April 19, 2017. Minot Daily News, North Dakota, "Shared Parenting Advocates Await Legislature’s Next Move," Quotes Matt Hale, National Parents Organization of Kentucky
Matt Hale, chairman of the Kentucky affiliate of the National Parents Organization, said shared parenting is not a single, clearly defined concept. States that have adopted legislation have differed in how they apply shared parenting. Recent states to pass legislation include Missouri, which doesn’t require 50/50 sharing but encourages involvement by both parents, and Kentucky, where the governor recently signed a bill establishing a presumption of shared parenting and 50/50 custody in temporary custody cases where there is little likelihood of abuse and neglect.
April 13, 2017. The Daily Caller, "We Need More Balance in the Media's Depiction of Men," By Christian Paasch, National Parents Organization of Virginia
The fact that she was comfortable making these statements on national television says a lot by itself. Moreover, these comments are ultimately not helpful to the many men and women who are working very hard to achieve gender equality. To be clear, women have faced (and continue to face) their share of sexist comments. Those comments are as equally inaccurate and unhelpful as Ms. Parker’s comments about men during the Women’s March. This op-ed focuses on how Ms. Parker’s comments are indicative of a larger, systemic issue in our society, and that we must overcome that kind of divisive rhetoric for all our sakes.
April 13, 2017. St. Louis Post-Dispatch, Missiouri, "Shared Parenting Bill will Benefit Missouri Children," By Linda Reutzel, National Parents Organization of Missouri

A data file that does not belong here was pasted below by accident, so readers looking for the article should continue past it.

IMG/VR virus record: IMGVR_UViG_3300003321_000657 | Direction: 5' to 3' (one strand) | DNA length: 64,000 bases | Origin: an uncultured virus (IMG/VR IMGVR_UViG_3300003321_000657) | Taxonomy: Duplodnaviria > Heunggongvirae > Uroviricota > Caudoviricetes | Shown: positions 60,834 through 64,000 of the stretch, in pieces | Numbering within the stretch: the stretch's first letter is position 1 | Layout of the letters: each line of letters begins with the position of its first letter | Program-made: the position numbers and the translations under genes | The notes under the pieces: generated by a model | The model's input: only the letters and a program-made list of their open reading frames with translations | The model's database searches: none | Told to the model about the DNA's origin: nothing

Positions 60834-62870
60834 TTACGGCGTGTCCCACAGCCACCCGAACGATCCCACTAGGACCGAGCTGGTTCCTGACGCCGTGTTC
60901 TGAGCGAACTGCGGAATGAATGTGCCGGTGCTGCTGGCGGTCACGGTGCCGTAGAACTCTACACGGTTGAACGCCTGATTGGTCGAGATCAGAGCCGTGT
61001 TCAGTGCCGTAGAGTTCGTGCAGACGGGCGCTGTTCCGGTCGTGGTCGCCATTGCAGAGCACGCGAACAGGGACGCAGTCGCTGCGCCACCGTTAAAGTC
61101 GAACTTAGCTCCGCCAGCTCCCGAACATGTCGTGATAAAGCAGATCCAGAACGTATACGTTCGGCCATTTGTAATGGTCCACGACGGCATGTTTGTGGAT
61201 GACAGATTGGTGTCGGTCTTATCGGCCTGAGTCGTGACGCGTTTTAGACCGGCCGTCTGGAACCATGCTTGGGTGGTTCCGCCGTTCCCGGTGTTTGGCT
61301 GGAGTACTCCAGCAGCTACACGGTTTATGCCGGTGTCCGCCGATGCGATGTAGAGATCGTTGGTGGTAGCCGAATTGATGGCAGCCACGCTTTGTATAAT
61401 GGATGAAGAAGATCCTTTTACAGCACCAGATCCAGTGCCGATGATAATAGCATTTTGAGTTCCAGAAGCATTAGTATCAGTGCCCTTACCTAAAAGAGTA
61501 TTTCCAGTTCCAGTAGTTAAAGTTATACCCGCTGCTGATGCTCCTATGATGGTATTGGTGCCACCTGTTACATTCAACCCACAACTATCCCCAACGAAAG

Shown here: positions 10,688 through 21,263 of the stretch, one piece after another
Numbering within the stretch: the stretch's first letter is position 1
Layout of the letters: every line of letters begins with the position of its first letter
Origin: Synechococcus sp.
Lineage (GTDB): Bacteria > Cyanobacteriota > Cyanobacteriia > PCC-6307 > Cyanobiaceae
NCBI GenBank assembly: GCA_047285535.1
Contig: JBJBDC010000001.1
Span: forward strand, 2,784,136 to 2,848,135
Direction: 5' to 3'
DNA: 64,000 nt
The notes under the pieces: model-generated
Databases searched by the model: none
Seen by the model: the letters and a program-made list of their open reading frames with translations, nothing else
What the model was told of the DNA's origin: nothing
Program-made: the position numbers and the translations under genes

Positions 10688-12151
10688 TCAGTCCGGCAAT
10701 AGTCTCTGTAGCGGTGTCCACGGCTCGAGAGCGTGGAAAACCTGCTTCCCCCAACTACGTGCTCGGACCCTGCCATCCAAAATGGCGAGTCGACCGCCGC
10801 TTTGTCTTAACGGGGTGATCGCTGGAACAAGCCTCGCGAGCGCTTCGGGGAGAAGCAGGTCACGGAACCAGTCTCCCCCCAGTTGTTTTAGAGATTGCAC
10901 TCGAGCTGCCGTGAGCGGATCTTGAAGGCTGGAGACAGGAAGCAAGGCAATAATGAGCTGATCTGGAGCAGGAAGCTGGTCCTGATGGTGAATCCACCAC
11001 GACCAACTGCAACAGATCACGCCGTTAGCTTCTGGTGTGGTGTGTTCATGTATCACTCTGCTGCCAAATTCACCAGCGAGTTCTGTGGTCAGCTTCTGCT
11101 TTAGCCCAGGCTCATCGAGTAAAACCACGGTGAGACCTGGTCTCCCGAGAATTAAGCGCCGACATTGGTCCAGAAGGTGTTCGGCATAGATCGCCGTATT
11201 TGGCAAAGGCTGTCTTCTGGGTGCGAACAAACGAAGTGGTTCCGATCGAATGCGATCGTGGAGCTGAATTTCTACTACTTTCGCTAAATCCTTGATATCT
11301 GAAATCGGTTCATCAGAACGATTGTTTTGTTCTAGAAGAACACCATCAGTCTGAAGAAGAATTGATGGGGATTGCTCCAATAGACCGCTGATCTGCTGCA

Thankfully, Missouri legislators are currently considering legislation that embraces parental equality and encourages our state’s judges to award shared parenting, a flexible arrangement where children spend as close to equal time as possible with each parent.
April 13, 2017. Lexington Herald-Leader, Lexington, Kentucky, "New Child-Custody Law Lets Ky. Children Win with Shared Parenting," By Matt Hale, National Parents Organization of Kentucky
The new law, House Bill 492, answers many Kentucky children’s prayers. The Easter bunny is bringing children a better chance to see both parents after a divorce.
Children in married families enjoy both their parents. Before the new law, children in divorced families enjoyed whichever parent the court picked (primary custody). These children may be allowed a short visit with the other parent.
However, the new law encourages a better arrangement called shared parenting. In shared parenting, children get to see both parents equally. Instead of a single parent winning, the children do.
See more here
April 12, 2017. Marketwired, "Kentucky Governor Signs Shared Parenting Law," National Parents Organization Press Release
The bill, House Bill 492, received unanimous support in both the House (voted 97-0) and Senate (38-0), signaling a long overdue change in our family court's approach to awarding custody in instances of divorce. The new law is also supported by an overwhelming amount of research showing it is in a child's best interest to have as close to equal time with both parents in instances of divorce, particularly early on in the process.